Clinical Case File: Sepsis

by | Clinical, Molecular

Publish Date: August 30, 2018

Sepsis is estimated to affect more than 30 million people worldwide every year6 and is also one of the leading causes of death in hospitals throughout the United States7. To raise awareness of this condition, several organizations recognize September as Sepsis Awareness Month.

About Sepsis

Sepsis is the body’s extreme response to an infection such as a urinary tract infection, pneumonia, or blood infection9. Sepsis occurs when chemicals are released into the bloodstream to fight the infection which triggers inflammatory responses throughout the body. This inflammation can cause serious complications such as tissue damage, organ damage, and potentially death6, 7.

Many doctors view sepsis as a three-stage syndrome. The goal is to treat sepsis during its early stage because it becomes deadlier as it progresses8.

  • Stage 1: Sepsis
  • Stage 2: Severe Sepsis
  • Stage 3: Septic Shock

Anyone affected with an infection can progress to sepsis conditions; however, vulnerable populations such as hospitalized patients, people with auto-immune diseases, pregnant women, and elderly people are at a higher risk6.

There are two primary ways to prevent sepsis:

  • Preventing microbial transmission and infection by ensuring effective hygiene practices and by having functional infection prevention and control programs in your facility.
  • Preventing the evolution of sepsis by ensuring patients are on the appropriate antibiotic treatment for their infections. The progression of sepsis can be slowed if patients seek prompt medical treatment, they are reassessed for optimization, and the detection of sepsis signs and symptoms are addressed immediately6.

Importance of Clinical Testing for Sepsis

Since sepsis is a complicated and deadly condition, clinical testing is used to improve patient outcomes. As time to result is critical in diagnosis of bloodstream infections, a variety of methods are used to diagnose patients that allow healthcare providers to choose the optimal treatment. When sepsis is suspected a patient is typically given broad-spectrum antibiotics and fluids while tests are performed since some tests used to diagnose the condition can take days to complete. Delayed treatment of sepsis can lead to organ failure or death according to the Centers for Disease Control and Prevention (CDC)2.

Testing Methods

Infections found in any organ system or area of the body may cause a person to become septic. For this reason, there is no single test with a clear positive or negative result for sepsis. Multiple laboratory tests are used in conjunction to provide a clinical diagnosis for the condition. Methods that are not culture-based include urinalysis and complete blood count tests among many others that detect specific factors linked to system-wide infections.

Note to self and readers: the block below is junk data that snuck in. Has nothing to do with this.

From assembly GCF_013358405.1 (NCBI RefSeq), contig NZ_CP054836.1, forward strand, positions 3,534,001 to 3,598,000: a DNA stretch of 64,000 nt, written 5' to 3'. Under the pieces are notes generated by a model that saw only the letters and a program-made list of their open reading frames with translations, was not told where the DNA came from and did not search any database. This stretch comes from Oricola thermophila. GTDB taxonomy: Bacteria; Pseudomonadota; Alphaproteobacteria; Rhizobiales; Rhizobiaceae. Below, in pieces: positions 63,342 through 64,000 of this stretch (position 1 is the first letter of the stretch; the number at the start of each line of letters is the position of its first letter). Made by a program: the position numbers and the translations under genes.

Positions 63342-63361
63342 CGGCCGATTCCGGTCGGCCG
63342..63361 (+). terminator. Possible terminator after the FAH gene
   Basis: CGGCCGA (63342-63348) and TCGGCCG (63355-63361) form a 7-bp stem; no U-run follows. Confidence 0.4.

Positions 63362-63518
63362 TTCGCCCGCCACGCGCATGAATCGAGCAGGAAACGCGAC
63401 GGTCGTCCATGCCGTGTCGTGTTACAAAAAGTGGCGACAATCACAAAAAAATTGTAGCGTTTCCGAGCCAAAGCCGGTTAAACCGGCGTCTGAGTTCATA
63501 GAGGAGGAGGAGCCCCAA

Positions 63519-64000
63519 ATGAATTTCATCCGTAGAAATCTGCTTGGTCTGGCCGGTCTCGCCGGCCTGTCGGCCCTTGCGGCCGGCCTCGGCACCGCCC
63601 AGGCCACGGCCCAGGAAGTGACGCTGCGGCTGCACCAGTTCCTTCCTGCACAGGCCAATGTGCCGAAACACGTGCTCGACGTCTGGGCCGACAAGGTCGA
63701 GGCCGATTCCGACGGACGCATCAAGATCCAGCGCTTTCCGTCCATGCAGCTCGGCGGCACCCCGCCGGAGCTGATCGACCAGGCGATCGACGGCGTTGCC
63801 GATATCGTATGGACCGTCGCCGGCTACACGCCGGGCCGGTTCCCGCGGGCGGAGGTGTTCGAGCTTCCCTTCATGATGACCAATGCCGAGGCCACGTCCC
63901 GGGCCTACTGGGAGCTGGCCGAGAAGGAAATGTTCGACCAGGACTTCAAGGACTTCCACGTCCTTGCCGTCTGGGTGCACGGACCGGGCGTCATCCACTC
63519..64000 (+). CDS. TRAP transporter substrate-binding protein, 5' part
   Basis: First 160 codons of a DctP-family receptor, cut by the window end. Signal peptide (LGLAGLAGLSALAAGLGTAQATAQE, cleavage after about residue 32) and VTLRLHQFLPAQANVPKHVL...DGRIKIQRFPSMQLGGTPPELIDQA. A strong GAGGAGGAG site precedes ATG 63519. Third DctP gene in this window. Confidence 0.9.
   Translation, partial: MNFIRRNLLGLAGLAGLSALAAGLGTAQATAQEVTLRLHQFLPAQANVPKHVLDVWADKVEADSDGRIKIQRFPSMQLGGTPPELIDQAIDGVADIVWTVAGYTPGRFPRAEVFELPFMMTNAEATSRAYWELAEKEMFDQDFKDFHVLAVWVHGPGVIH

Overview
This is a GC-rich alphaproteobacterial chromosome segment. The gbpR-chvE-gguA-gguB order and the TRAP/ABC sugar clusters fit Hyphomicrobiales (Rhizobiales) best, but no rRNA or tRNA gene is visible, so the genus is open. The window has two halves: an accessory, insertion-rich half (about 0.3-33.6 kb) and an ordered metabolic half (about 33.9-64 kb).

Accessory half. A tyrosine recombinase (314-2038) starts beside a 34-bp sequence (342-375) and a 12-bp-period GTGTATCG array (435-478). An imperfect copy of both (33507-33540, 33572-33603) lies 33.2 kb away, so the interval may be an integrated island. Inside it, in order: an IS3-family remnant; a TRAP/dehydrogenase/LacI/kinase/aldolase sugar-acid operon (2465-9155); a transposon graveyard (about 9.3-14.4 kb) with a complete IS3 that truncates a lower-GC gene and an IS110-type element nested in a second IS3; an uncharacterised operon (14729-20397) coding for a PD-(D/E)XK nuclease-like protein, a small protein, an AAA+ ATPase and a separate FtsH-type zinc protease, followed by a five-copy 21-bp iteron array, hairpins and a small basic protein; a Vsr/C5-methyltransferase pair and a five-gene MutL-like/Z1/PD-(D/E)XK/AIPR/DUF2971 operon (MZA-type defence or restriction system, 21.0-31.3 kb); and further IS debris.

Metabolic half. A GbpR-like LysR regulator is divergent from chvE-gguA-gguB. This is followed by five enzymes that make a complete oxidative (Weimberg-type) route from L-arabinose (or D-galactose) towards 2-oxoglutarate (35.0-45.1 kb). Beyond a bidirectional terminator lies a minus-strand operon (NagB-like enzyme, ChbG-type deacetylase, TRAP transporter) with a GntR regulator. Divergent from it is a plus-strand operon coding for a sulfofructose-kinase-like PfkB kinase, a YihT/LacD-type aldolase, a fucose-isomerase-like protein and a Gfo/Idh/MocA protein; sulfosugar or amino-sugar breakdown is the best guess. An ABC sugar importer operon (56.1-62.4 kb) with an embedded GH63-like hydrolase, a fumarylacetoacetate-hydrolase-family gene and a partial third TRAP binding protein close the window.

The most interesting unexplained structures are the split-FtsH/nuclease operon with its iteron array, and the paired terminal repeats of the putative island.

Several culture-based or organism-specific testing methods are available for clinical use:


According to the CDC1, there are common bacteria species that are often implicated in sepsis: Staphylococcus aureus, Escherichia coli, and some strains of Streptococcus. However, the root cause of sepsis is not always these organisms. Many types of pathogenic microorganisms can cause the condition including viruses, yeasts, and bacteria.

When a systemic infection is suspected, a blood sample is often taken and input into a commercially available blood culture system. This allows any organisms present in the blood samples to be grown for downstream testing and species typing.

IVD Assays

Several in-vitro diagnostic (IVD) assays are available that can be used to quickly determine the identity of the organism or organisms growing within a positive blood culture bottle:

The time to a sepsis diagnosis is critical. Using a combination of the right tests can produce improved patient outcomes. Microbiologics offers a variety of quality control products to help your laboratory ensure accurate results when testing for blood infection pathogens including:

Learn More

Visit the Sepsis Awareness Month website to find out how you can spread the word about sepsis this September.

If you’d like to learn more about our BCID controls, please fill out the form below. We’ll help you find the strains your lab needs in a format that makes QC simple.

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Written by Ashley Umlauf

Ashley Umlauf joined the Molecular R&D team at Microbiologics in July 2016. Ashley is developing new products including instrument control panels using a variety of molecular biology-based techniques such as qPCR and molecular cloning. In addition, Ashley has experience in method validation, GMO product testing, and array-based high throughput genotyping. In 2012, Ashley earned a Bachelor of Science degree in Biochemistry and Molecular Biology with a minor in Anthropology from the University of Wisconsin-Eau Claire.

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